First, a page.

In my American Legion article last month, I wrote of the 500 American airmen rescued during WWII by the anti-Nazi guerilla forces of the Serbian commander Draza Mihailovich and the U.S. troops who coordinated with him in what was arguably the greatest but never-spoken-of rescue mission of the war. I am heartened to be able to announce the release on August 28th of a book titled The Forgotten 500: The Untold Story of the Men Who Risked All For the Greatest Rescue Mission of World War II:
An astonishing, never-before-told story of the Second World War, based on newly declassified documents and exclusive interviews. In 1944 the OSS set out to recover more than 500 airmen trapped behind enemy lines in Yugoslavia. Classified for over half a century for political reasons, the full account of this unforgettable story of loyalty, self-sacrifice, and bravery is now being told for the first time.
About the Author Gregory A. Freeman is an award-winning writer with over 25 years in journalism. He is the author of Sailors to the End: The Deadly Fire on the USS Forrestal and the Heroes Who Fought It.
Last month I published two letters from a gentleman who was part of the rescue mission and is featured prominently in the book, Arthur Jibilian. He had written me after reading the Legion article:
Thank you for your article on THE BALKAN BLOWBACK in the July issue of the AMERICAN LEGION! I parachuted into Mihailovich (Serb) territory in August,1944, to evacuate shot down American airmen.
We “saved” over 500 American airmen…..made possible with the help of Gen. Draja Mihailovich and the Serbian people, many who lost their lives protecting and hiding our boys. I have been trying to clear Mihailovich’s name for over 60 year, but no one is willing to listen.
Again, my heartfelt gratitude,
Richard Felman was in the first contingent of 250 Americans evacuated on Aug. 9 and 10, 1944, I believe. I spent almost six months with General Mihailovich, during which time he “funneled” over 500 American airmen to us so that we were able to evacuate them back to Italy.
I was a member of the small contingent that had the honor of presenting the Legion of Merit to Mihailovich’s daughter in May, 2005. VERY little publicity attended this event……it was almost like another one of our OSS secret missions!!!!! In addition, I had the pleasure of presenting her with an album of the Halyard Mission that I had made copies of for this express purpose.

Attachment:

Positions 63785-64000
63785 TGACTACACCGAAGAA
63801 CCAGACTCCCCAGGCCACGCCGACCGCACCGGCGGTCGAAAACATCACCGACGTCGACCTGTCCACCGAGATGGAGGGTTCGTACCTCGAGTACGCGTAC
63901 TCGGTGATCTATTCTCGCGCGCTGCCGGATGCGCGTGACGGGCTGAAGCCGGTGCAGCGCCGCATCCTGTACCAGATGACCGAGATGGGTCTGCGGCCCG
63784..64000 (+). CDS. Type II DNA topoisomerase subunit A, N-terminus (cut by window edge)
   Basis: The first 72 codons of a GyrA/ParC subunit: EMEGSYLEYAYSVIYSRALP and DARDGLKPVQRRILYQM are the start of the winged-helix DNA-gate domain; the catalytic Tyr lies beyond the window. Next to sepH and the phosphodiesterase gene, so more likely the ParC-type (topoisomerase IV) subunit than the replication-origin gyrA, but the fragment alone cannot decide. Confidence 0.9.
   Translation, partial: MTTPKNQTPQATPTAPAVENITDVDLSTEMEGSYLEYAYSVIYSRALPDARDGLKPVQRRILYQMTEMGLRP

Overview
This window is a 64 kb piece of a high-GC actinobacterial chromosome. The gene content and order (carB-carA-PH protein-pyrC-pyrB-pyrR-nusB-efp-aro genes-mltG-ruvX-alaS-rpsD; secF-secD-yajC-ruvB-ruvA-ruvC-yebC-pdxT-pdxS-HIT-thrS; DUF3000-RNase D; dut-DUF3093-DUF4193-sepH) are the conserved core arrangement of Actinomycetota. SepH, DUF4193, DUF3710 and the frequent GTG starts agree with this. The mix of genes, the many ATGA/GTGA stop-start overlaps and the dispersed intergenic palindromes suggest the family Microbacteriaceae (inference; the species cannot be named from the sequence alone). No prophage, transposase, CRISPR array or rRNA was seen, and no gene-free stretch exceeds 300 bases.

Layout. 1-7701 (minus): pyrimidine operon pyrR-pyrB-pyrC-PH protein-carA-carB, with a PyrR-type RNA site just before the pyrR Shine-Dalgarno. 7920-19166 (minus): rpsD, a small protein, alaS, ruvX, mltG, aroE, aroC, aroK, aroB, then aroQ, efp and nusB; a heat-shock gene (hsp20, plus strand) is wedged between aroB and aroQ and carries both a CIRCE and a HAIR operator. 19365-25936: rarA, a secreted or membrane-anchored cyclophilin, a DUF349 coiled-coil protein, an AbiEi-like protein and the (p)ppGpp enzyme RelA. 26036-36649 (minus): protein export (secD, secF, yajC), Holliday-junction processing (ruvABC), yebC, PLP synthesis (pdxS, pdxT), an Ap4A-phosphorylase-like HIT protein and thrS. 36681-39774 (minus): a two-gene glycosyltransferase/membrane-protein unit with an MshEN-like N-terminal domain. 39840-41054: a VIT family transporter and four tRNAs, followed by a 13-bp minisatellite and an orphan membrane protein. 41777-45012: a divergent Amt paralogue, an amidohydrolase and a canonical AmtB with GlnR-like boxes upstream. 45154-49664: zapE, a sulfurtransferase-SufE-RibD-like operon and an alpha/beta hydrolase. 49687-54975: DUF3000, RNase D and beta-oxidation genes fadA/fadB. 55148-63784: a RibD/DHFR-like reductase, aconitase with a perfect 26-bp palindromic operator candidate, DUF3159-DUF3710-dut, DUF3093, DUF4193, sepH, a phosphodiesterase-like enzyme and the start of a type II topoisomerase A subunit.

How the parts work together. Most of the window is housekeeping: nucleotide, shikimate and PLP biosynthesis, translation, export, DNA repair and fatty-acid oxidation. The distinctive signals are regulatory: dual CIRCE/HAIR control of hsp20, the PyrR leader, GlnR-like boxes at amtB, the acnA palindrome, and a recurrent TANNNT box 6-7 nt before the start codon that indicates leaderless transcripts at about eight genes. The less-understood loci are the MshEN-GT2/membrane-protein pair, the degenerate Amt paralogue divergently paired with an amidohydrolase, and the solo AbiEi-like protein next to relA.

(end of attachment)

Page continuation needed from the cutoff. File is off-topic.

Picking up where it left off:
I could go on and on, but suffice it to say that, had Mihailovich been a collaborator, 500 American airmen, four members of the HALYARD MISSION, and three members of the RANGER MISSION, together with a three member medical team, would have been turned over to the Germans……
As the last survivor of the HALYARD MISSION, and on behalf of those who are no longer able to, I say “thank you, and God bless”.
Arthur “Jibby” Jibilian
Jibilian in 1945
Jibilian in 1999
Jibilian kneeling in front, middle; Mihailovich directly behind him (the shorter one).
How the men of the Halyard and Ranger missions slept
Mihailovich’s daughter, Gordana Mihailovich, accepting her father’s Legion of Merit.
In 1979, California Governor Ronald Reagan wrote the following letter:
Mr. Michael Radenkovich
California Citizens’ Committee to
Commemorate General Mihailovich
Dear Mr. Radenkovich:
Please convey to the California Citizen’s Committee to Commemorate General Draja Mihailovich my sincere appreciation for their kind invitation to attend tonight’s dinner to commemorate General Mihailovich. Unfortunately, prior committments prevent me from being with you.
I believe that the spirit in which you have gathered here to honor the memory of General Mihailovich, the faithful allied commander and the first anti-Nazi leader in Europe, is shared by the great majority of Americans.
The ultimate tragedy of Draza Mihailovich cannot erase the memory of his heroic and often lonely struggle against the twin tyrannies that afflicted his people, Nazism and Communism. He knew that totalitarianism, whatever name it might take, is the death of freedom. He thus became a symbol of resistance to all those across the world who have had to fight a similar heroic and lonely struggle against totalitarianism. Mihailovich belonged to Yugoslavia; his spirit now belongs to all those who are willing to fight for freedom.
Thus, the fate of General Mihailovich is not simply of historic significance — it teaches us something today, as well. No western nation, including the United States, can hope to win its own battle for freedom and survival by sacrificing brave comrades to the politics of international expediency.
Your dinner therefore commemorates something more than the legacy of patriotism and heroism that Mihailovich left us. You commemorate the principles for which he fought and died. And you remind our nation that abandonment of allies can never buy security or freedom. In the mountains of Yugoslavia, in the jungles of Vietnam, wherever men and women have fought totalitarian brutality, it has been demonstrated beyond doubt that both freedom and honor suffer when firm commitments become sacrificed to false hopes of appeasing aggressors by abandoning friends.
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